Reviewed by Douglas Piccinnini
James Shea’s first collection, Star in the Eye, considers the expanding and shrinking values of experience with vivid strokes of suspicious wit. His poems wander through dreamscapes, retaining their lucidity. And though it seems as if a sudden gridlock of nerves is impending, the speakers of Shea’s poems maintain composure and as “Panoplies” asserts, “[y]ou are not free to enjoy the nostalgia.”
The collection begins with “Turning and Running” and quickly establishes Shea’s shrugging expressions of alienation and peculiar rapport with the natural world— themes which stripe this solid debut.
The sun was backing away from me,
slowly, like one I have betrayed.
So I ran to the river to burn in it.
And they blocked the road with ambulances.
Shea’s compressed narration moves in logical jerks that result in the delightful accretion of visual surprises. The speaker’s relationship to nature evokes a kind of eco-consciousness, which resists slipping into clunky agitprop critique. Instead the speaker of “Turning and Running” insists on a reappraisal of [his] conditional relationship to nature and concludes, “There were at least four things / I should have said. Do not step on the rug / with the live birds sewn into it.”
“Turning and Running” befits an era of uncertainty— the title immediately ushers us out of the nearly chewed-through first decade of the 21st century. Shea’s voice captures an intense perception of the natural world taking us beyond Whitmanesque awe, and instead invokes a Stevens-like suspicion of both the perceiver and the perceived features of nature. Consider the opening of Stevens’ “The Green Plant”:
Silence is a shape that has passed.
Otu-bre’s lion-roses have turned to paper
And the shadows of the trees
Are like wrecked umbrellas.
The effete vocabulary of summer
No longer says anything.
Stevens’ violent image of “wrecked umbrellas” finds the natural world in human terms imagining nature as a kind of failed machine, i.e. a wrecked umbrella is a worthless machine, perhaps abandoned on the street. For Stevens and Shea, human activity and perceptions of nature push and pull on one another.
In the last lines of “Turning and Running,” a human product (a rug) and nature (birds) are unnaturally wed. The speaker’s cautionary closing signals a disturbing hybridization of nature and technology in a seemingly inevitable marriage. Shea’s speaker in “Turning and Running,” like Stevens’ in “The Green Plant,” experiences the “effete vocabulary” of a natural world that “[n]o longer says anything.” Though Stevens’ lament appears to be seasonal, it too, like Shea’s, suggests a betrayal by the natural world. As a result, both poets’ vocabularies shape the natural world into a kind of bio-technological event. Stevens’ bare branches are like twisted metal; Shea’s freakish magic carpet is ineffectual— to step on the rug with “lives birds sewn into it” is to wound or kill the birds: its potential for flight removed. As “Turning and Running” closes, only one of the “four things” the speaker “should have said” is said. In a similar outcome, the final stanza of “The Green Plant” suggests the difficulty in negotiating competing perceptions:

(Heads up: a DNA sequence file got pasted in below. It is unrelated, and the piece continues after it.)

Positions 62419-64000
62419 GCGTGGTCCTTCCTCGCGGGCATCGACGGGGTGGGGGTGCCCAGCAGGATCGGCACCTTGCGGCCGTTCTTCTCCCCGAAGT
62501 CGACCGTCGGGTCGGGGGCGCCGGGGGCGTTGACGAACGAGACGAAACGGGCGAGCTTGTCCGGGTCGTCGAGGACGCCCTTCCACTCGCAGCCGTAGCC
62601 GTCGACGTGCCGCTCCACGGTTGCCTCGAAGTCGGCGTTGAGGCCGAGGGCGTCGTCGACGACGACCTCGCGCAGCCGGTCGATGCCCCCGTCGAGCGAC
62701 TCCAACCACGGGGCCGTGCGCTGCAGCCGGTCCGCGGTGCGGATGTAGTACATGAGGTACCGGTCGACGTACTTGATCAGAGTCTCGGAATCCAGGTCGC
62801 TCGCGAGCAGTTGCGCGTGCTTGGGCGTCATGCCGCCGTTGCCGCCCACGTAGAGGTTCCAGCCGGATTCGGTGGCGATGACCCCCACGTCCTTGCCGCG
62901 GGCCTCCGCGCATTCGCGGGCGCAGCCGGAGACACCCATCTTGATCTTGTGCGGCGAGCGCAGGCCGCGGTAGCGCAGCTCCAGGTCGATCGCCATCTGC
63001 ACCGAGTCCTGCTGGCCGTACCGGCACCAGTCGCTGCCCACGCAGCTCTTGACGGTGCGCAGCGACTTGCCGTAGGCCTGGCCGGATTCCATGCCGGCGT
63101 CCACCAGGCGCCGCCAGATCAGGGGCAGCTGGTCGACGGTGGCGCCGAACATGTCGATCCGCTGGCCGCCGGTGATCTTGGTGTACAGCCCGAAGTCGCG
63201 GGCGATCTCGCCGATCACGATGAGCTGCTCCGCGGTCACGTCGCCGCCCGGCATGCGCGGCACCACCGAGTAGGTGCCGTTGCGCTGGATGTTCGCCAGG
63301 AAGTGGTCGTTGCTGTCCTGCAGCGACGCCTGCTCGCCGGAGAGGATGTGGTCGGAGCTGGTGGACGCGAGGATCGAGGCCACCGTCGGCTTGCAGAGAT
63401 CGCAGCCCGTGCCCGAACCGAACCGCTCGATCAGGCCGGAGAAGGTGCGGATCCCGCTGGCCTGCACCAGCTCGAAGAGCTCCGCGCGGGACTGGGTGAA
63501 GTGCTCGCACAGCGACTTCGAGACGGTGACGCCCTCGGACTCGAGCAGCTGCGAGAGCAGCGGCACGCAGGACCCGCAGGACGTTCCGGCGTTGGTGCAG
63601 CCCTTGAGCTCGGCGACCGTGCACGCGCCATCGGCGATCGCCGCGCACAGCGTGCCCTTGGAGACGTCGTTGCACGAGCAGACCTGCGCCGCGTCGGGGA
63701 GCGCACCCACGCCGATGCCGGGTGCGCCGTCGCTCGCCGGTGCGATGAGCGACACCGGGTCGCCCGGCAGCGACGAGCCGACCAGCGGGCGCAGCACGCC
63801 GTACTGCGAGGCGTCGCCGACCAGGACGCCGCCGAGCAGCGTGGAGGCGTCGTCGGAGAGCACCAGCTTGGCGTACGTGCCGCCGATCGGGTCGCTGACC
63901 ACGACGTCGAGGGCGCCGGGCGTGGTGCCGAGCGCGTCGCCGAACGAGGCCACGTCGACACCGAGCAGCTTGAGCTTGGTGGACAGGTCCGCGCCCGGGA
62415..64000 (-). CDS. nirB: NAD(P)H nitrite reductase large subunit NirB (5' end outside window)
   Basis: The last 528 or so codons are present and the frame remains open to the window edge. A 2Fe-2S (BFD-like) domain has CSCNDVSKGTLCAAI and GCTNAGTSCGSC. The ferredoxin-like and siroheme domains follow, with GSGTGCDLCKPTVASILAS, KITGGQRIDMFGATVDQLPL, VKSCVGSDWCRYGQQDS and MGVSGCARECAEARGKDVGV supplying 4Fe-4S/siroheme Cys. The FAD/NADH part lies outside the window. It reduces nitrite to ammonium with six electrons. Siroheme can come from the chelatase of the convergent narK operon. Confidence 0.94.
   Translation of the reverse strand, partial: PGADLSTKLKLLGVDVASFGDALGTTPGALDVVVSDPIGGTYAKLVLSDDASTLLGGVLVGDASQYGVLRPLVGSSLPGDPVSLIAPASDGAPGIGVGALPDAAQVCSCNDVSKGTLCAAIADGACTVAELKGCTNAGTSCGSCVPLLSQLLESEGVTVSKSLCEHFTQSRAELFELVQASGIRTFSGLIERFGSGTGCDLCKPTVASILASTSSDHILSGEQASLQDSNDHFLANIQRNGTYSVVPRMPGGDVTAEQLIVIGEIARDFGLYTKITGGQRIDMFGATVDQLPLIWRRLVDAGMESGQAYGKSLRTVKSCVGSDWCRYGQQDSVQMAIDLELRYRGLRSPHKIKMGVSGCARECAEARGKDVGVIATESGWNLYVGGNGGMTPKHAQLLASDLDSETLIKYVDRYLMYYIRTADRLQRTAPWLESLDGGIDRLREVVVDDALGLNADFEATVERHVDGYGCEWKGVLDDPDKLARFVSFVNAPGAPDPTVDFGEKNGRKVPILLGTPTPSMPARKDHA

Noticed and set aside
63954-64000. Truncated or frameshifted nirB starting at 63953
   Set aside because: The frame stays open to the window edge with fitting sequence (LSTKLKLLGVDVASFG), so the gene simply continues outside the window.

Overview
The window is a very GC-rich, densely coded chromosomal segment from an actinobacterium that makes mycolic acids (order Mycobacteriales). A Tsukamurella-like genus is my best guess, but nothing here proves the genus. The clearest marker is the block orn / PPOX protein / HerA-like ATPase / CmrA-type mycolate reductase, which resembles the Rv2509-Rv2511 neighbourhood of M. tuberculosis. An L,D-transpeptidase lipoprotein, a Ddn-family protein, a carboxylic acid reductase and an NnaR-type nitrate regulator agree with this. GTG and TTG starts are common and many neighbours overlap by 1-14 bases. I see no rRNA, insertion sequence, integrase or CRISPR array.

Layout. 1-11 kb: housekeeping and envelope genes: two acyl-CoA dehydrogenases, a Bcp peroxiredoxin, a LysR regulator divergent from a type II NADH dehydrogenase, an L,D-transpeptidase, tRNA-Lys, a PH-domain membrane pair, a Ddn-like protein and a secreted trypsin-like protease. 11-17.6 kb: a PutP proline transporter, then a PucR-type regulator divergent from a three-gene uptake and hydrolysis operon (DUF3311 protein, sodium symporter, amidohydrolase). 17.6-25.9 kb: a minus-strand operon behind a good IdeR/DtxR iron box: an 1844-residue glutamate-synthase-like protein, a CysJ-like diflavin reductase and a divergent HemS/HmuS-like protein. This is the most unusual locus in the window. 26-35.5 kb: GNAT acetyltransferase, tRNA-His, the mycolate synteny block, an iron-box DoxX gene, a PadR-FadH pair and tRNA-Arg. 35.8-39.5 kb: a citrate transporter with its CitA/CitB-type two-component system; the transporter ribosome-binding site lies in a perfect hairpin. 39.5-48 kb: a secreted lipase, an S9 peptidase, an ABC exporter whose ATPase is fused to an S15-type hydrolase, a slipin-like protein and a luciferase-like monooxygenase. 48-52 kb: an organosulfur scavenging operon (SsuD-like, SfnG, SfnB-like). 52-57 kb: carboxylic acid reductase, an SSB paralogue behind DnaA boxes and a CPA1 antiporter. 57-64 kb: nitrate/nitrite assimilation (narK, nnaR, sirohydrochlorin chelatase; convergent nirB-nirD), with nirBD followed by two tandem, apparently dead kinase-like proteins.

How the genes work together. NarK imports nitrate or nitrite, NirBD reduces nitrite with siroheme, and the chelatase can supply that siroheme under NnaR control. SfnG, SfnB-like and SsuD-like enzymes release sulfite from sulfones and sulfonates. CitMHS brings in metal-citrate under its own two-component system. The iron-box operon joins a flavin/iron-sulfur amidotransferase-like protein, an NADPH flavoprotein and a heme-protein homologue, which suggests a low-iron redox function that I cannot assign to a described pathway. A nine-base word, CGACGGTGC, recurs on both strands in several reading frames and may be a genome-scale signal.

Except that a green plant glares, as you look
At the legend of the maroon and olive forest,
Glares, outside of the legend, with the barbarous green
Of the harsh reality of which it is part.
In Star in the Eye, many of Shea’s poems inhabit a “harsh reality,” which is to say nature corrupted, or co-opted by human experience, and yet these poems contain sensuality. In “Mechanical Foliage” the speaker feels “the rapid turning of the sun in [his] direction” and, like “Turning and Running,” is again faced with a natural encounter that leads to feelings of internal conflict.
A young entrepreneur sold me his business card.
He told me this was one of the beautiful days.
He offered a presentation on my whereabouts:
half of you awake, the other half was not asleep.
He said I would see handsome epiphanies,
a vision unifying the particulars, for example.
The poem ends with this promise fulfilled as the speaker’s senses heighten:
I heard sheets of ice clink over the lake.
I found the extraordinary moment and recorded it.
I wash small trees with my hands, sponging
the trunk and leaves. I live once supposedly.
In a type of cleansing ritual, having found the aforementioned “vision,” the catalytic sun again leads to a moment of insight in the natural world. Perhaps the sun is the “star in the eye” of Shea’s poems.
Shea’s talent for plain-spoken acuity is best laid out in the string of haiku-like segments contained in “The Riverbed,” which is one of two longer sequences in Star in the Eye. Shea’s “The Riverbed” uses “riverbed” as a thematic anchor: “On the Riverbed,” “Autumn Riverbed,” “Family of Riverbeds,” “Riverbed Water,” and so on. These gentle, playful lyrics mark an airy section, not only in its sparseness on the page but like the satisfaction one might feel seeing a box kite sailing in the sky.
In “Dream Trial,” the other long sequence that closes the book, part 12 codifies the interiority of Shea’s voice: “What if only my anxieties keep me alive? / What if only my anxieties transmigrate?” Shea’s speakers experience the bewildering clarity of not an unforgiving world, but one that simply persists in endless renewal. In the final moments of the book the speaker again faces the sun— the star, albeit hidden by cloud cover:
I lie down on the splintery lawn.
Sparrows ’round me like corners.
Above: a small re-release of rain.
No one can stop the Spring from coming.